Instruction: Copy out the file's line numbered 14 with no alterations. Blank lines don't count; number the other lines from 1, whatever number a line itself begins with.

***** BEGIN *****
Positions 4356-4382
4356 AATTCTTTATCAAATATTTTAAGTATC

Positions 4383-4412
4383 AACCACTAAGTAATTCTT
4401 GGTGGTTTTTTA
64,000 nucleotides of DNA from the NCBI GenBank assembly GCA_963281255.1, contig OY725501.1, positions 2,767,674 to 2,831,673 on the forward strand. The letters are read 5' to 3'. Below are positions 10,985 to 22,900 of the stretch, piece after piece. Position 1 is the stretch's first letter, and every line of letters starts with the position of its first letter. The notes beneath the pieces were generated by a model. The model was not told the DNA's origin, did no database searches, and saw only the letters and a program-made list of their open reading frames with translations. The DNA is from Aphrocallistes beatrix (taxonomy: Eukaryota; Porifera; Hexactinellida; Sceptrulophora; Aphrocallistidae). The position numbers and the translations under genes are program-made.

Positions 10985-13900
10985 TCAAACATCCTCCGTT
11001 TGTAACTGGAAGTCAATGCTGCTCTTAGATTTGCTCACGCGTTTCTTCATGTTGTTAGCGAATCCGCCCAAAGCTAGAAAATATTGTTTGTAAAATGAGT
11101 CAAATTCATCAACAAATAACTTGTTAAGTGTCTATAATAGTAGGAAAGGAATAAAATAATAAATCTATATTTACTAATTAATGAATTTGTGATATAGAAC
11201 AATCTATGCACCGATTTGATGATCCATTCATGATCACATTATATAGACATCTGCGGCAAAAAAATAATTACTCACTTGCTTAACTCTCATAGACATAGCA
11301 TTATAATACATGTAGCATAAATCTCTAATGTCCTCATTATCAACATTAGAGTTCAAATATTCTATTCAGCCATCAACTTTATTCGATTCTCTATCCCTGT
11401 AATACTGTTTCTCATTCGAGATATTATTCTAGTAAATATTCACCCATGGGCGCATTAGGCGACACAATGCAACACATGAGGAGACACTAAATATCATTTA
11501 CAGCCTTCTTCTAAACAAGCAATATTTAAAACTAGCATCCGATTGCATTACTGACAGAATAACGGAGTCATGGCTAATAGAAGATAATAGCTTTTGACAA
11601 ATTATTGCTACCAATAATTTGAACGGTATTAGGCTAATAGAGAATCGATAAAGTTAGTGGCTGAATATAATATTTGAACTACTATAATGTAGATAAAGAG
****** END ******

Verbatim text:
11501 CAGCCTTCTTCTAAACAAGCAATATTTAAAACTAGCATCCGATTGCATTACTGACAGAATAACGGAGTCATGGCTAATAGAAGATAATAGCTTTTGACAA